This ties into the next, and perhaps biggest, problem with the endings: Even ignoring the appalling lack of closure or logic in the ending cinematic, the Catalyst’s ultimate explanation of the game’s greatest mystery, the Reapers’ rationale – and the choices provided to resolve it – are stunningly inadequate. The idea that synthetic life is somehow not particularly different from nor hostile to organic life is repeatedly hammered into our brains throughout the series, be it through the characters of EDI and Legion or through plot lines such as the Quarian-Geth conflict. The Geth are nothing more than an alien race systematically oppressed by their creators the Quarians; they just happen to be synthetic and created by the Quarians themselves. EDI is basically a sexier version of Commander Data. So when the Catalyst informs us, in a couple of sentences, that the Reapers’ heretofore-mysterious mission (as synthetics themselves, no less) is actually to kill off most sentient organics to prevent them from making synthetics that would inevitably kill off those organics, it’s hard to buy. It’s hard to buy not just because it’s logically tough (though not impossible) to accept, but also because it seems to be a complete 180 over what we’ve personally experienced in the games to that point. To be fair, an argument can be made that the Reapers are preventing a technological singularity, which is quite different from the Geth or EDI situation, but while on paper that can work, it just doesn’t feel at all thematically consistent with the series.

Has the game given any real hint of the horrors of a technological singularity? No. Does it do so during this explanation? Not really. It’s just a couple of sentences. Giving the player no time to process this frankly stunningly-out-of-left-field explanation of the Reapers (not even a dialog wheel sequence for clarification!), it then presents the player with a list of inadequate choices. The one most difficult to attain, the “green” choice, involves merging organics and synthetics into one, thus preventing the organic-synthetic cycle. To many this is a rather abhorrent idea; almost universally it is also seen as magical and implausible. What possible force in the universe other than a god could do something like that with a green beam? More than that, it is yet another example of the game telling, not showing. All we see is that Joker has oddly glowing eyes and gives EDI a hug. This is going to prevent a technological singularity from destroying organics? Really?

It is unconvincing, to say the least. It is also an amazing change of tone from BioWare’s normal mode of storytelling. It is like watching a Star Wars film suddenly turn into 2001 in the last five minutes. There’s nothing wrong with 2001 itself, but it doesn’t belong in a movie featuring wookiees and speeder chases. Similarly, Mass Effect is a war story and always has been. It is about a single figure, Commander Shepard, overcoming every bit of galactic adversity to uncover a number of objective truths and defeat a number of specific and powerful adversaries. To have a journey like that end with a limply surreal choice – that isn’t even a choice given the almost exact similarity of each ending to the others – with no ability to protest, or at least understand, this choice – feels like a slap in the face. Having it all end with some kind of attempt at an arty philosophical conclusion in the final cinematic, a-la Deus Ex, is another. In the end that is what it all comes down to… it is an example of (perhaps unintentional) lack of respect for the player on the part of the writers.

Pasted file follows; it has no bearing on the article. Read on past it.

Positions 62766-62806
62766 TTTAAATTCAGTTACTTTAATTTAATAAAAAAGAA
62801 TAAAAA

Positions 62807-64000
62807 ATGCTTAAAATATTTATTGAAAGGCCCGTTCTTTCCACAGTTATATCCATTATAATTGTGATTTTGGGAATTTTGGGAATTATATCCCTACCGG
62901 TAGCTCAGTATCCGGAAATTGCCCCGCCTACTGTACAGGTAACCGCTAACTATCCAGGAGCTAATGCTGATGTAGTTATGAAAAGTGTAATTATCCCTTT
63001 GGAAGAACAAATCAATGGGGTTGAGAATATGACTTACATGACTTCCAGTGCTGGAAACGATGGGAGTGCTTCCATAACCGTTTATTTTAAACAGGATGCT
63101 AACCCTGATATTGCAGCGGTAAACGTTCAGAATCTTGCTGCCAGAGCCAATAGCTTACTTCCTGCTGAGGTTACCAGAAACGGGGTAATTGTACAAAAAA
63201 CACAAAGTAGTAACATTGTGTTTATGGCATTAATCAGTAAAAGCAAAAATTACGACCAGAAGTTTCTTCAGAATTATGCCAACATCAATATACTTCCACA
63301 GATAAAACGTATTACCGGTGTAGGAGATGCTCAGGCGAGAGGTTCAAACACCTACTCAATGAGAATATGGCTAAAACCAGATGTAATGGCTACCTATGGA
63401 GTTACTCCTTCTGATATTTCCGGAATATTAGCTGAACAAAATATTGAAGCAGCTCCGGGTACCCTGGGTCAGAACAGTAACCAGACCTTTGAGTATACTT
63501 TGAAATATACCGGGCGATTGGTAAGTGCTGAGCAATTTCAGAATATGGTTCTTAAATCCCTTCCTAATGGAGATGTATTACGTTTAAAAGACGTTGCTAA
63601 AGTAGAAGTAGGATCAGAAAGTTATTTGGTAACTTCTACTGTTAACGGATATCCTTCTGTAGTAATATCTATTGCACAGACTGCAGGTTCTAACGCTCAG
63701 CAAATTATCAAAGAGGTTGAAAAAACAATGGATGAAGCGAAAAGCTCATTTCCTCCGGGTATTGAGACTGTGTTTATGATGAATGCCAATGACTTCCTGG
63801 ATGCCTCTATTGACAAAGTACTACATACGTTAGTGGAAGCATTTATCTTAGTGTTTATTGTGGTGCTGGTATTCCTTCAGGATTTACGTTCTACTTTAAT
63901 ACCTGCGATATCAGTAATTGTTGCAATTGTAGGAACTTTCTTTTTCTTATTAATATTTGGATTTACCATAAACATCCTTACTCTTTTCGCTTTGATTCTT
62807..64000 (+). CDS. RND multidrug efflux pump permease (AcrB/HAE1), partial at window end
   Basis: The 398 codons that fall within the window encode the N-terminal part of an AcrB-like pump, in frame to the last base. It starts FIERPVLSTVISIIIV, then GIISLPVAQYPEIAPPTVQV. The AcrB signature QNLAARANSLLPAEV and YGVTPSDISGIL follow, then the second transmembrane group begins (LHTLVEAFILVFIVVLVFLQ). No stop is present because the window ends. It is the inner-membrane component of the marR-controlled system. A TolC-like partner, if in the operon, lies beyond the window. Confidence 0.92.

The fate of Earth and the galaxy hangs in the balance...

The solution

All of this has put BioWare into an odd position. Doing nothing is certainly the developer’s right; any suggestion that the ending is some kind of affront deserving of an FTC complaint or out-of-regular-policy retailer refunds is patently ridiculous. (After all, many $60 games are simply bad without causing such a reaction… being unsatisfied is always a risk when buying a product.) Yet, as EA and BioWare have clearly concluded, it’s not a great idea to do nothing here. The outcry has been too loud, and even calling the ending’s critics “entitled” or a “vocal minority” is a recipe for failure. After all criticism isn’t “entitlement,” and everybody knows that most people really don’t like the ending – just like everybody knows that most people don’t like The Phantom Menace despite its huge box office returns.


“Art works are changed based on feedback all the time.”

 

So doing nothing is probably a non-starter. Many fans (though probably a minority, to be fair) do want the ending simply changed to something else, preferably getting rid of the Catalyst Kid entirely. The main argument against this, frequently put forth by various gaming media outlets, is that it is a horrible precedent and an affront to artistic integrity. Well, as others have noted, it’s not any precedent; endings have been changed before, such as in the case of Fallout 3. As for the artistic integrity argument, that is plainly nonsensical. Art works are changed based on feedback all the time. Ever heard of pre-release screenings? Classic writers, such as Dickens, have literally changed endings after initial publication. Do they lack artistic integrity? I don’t think so. As long as the artist feels comfortable changing their work, it is their right, and there is nothing wrong with it in itself. Sometimes these changes are laughable (see Lucas, George), but they are only laughable on the merits of the changes themselves – not because of having been made at all.

The only real argument against simply replacing the ending with something else is the impracticality of it in this case. That ending, once seen, cannot be unseen. Coming up with an entirely different plot device to replace the Catalyst Kid is akin to BioWare announcing to the world, “You are right; we are terrible writers who don’t know our own universe; please tell us how our plot should go, and we’ll put it in for you.” Asking for something like that is, in my eyes, rather petulant and unreasonable for obvious reasons. It would basically strip BioWare of all dignity – and, yes, cynical Internet gamers, BioWare do still have dignity.